Ambiguity for leeches

Posted by Neil Copeland on Facebook and passed on by Mar Rojo, this article from the New Zealand Press, by Rachel Young, with the headline:

Is this NZ’s creepiest crawly?

and the subhead:

Rare land leeches have been found on several offshore islands, one of which is now headed to Te Papa [the museum in Wellington]

The ambiguity of the subhead elicited some discussion:  is it a land leech or an offshore island that’s headed to Te Papa? (Details below.)

The creature:

On the analysis of the original subhead: at first it looks like

(1) Rare land leeches have been found on several offshore islands, one of which is now headed to Te Papa

simply has a non-restrictive relative clause modifying several offshore islands (the nearest nominal, immediately preceding it.. But that’s preposterous. The intended interepretation is that what looks like a non-restrictive relative clause modifies the subject of the clause, rare land leeches. Where would that come from?

One possibility is that the original subhead has an extraposed relative clause, certainly something that’s well attested. There are several types of extraposed relatives; textbooks generally illustrate the phenomenon with extraposed restrictives, but non-restrictives occur as well. So we get:

(2a) Several people turned up late for the concert, some of whom had no tickets. [similar in structure to (1)]

as the extraposed variant of:

(2b) Several people, some of whom had no tickets, turned up late for the concert

Another possibility is that (1) is interestingly parallel to SPARs (subject predicational adjuncts requiring a referent for the missing subject), except that the adjunct has a subject. As I’ve posted here a number of times, clause-final SPARs very strongly want to “find” the required referent for the missing subject in the subject of the modified clause (rather than the closest nominal. A couple of nice examples in my 3/2/11 posting “Dangling advice”. My favorite is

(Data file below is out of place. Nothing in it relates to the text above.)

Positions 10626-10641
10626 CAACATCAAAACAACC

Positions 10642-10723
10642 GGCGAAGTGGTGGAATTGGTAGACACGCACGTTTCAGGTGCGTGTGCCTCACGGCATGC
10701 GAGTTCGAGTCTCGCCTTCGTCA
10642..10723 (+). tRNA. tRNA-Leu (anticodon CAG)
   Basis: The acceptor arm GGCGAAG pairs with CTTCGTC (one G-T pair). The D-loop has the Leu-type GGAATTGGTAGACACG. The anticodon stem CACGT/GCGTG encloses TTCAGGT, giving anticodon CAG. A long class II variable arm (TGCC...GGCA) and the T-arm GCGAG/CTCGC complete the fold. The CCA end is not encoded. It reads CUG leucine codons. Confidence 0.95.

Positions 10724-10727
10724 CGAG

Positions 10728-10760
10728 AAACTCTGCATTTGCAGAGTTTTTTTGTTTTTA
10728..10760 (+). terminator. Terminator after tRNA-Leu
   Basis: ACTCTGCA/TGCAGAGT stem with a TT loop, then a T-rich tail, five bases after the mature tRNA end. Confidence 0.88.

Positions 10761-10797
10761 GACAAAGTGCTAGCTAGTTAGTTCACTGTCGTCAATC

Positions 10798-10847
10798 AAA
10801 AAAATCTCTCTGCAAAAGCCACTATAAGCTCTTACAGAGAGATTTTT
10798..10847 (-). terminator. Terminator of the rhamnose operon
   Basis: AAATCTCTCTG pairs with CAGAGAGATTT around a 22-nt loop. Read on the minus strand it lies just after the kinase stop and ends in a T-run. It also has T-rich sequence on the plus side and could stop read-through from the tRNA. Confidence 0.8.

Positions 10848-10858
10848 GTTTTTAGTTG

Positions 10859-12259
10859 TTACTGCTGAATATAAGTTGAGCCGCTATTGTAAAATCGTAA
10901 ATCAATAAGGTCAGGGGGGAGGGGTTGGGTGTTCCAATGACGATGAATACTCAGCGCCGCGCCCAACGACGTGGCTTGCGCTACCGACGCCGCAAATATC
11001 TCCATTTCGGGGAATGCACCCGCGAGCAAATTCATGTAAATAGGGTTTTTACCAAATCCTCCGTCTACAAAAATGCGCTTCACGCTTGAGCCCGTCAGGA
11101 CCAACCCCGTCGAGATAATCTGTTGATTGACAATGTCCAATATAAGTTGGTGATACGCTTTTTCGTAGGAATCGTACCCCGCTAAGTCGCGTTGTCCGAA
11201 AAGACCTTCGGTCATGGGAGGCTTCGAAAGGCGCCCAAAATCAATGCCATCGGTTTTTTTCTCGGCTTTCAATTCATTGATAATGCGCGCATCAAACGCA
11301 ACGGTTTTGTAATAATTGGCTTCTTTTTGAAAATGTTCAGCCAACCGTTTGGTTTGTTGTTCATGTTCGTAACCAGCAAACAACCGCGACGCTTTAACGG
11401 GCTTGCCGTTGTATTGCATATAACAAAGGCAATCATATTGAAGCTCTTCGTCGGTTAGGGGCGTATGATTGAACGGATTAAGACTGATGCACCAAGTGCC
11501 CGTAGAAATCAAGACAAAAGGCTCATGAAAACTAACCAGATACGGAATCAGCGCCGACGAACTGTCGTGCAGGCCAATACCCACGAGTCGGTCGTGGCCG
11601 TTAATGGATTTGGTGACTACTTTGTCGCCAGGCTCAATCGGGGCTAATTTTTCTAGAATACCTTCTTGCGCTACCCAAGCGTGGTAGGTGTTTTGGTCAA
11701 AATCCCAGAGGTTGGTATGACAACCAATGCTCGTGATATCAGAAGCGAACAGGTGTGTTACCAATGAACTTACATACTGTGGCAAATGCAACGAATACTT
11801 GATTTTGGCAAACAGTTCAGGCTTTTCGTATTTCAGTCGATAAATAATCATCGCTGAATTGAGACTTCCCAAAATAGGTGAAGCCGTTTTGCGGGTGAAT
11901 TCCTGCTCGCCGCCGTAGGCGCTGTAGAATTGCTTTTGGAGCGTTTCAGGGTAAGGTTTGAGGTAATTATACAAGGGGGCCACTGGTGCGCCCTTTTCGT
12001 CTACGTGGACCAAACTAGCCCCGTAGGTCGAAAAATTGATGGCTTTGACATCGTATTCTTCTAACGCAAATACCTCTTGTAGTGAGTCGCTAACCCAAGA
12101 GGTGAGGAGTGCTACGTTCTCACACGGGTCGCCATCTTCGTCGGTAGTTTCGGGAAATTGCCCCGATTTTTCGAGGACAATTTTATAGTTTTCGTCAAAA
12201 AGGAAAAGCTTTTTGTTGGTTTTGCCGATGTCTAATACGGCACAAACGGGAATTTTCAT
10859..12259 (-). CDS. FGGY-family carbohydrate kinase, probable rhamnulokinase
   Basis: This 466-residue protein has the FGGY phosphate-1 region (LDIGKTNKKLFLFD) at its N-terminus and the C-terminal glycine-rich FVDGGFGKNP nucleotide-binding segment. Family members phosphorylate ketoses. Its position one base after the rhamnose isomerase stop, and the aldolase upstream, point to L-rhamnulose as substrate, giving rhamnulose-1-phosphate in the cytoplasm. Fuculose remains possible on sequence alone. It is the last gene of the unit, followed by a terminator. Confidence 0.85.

(3) Last Sunday’s Observer reported on the young man missing from home in the US for four years: “Yesterday Shawn and his family appeared at their home-town school in Missouri to talk to reporters. Shawn walked on to the stage, festooned in well-wishing posters and blue and yellow balloons.” 

The nominal in (3) nearest to the clause-find past-participial SPAR is the stage, and that was the writer’s intention. But it’s hard not to read (3) as picking up the missing subject for the SPAR from the main-clause subject, Shawn.

I’m now suggesting the possibility that the clause-final non-restrictive relative in (1) is functiong as  a sentence adverbial — like a SPAR, but with an explicit subject, so that (1) picks up an antecedent for the relative pronoun which from the subject, rather than the closest nominal.

This account is highly speculative, but it does have the virtue of treating “zero pronouns”, as in SPARs, and explicit pronouns, as in (1) in parallel ways.

[Digression on the interpretation of (1). on Facebook, Mar Rojo treats (1) as merely potemtially ambiguous, with the effective interpretation being the one that makes sense in context. In fact, he quotes me on types of ambiguity:

“‘The POTENTIAL for ambiguity is not the same thing as EFFECTIVE ambiguity in context.’ — Arnold Zwicky”

But Neil Copeland wrote:

Both the intended meaning, and the ludicrous meaning of the sentence as it actually stands, hit me instantly and simultaneously.

This difference isn’t surprising; it’s well-known that people differ in the extent to which they rely on context vs. form in the interpretion of examples, at least in their initial responses.]

A finaldevelopment. (1) was the subhead as first published. If you look at the Press site now, you’ll get only an updated version, with the headline:

Rare leeches found on NZ islands

and the subhead:

Rare Discovery: The leech, from the Snares Islands, is being sent to Te Papa in Wellington to be put on display.

No more ambiguity issue.

One Response to “Ambiguity for leeches”

  1. Bob Richmond Says:

    Well, I got lost in the grammatical details, but I didn’t know about land leeches, mostly island species around Asia. They have some delightful names, though, starting with the family name Haemadipsidae (type genus Haemadipsa), blood-drinkers (think dipsomania, deipnosophist) – look up Haemadipsidae in Wikipedia.

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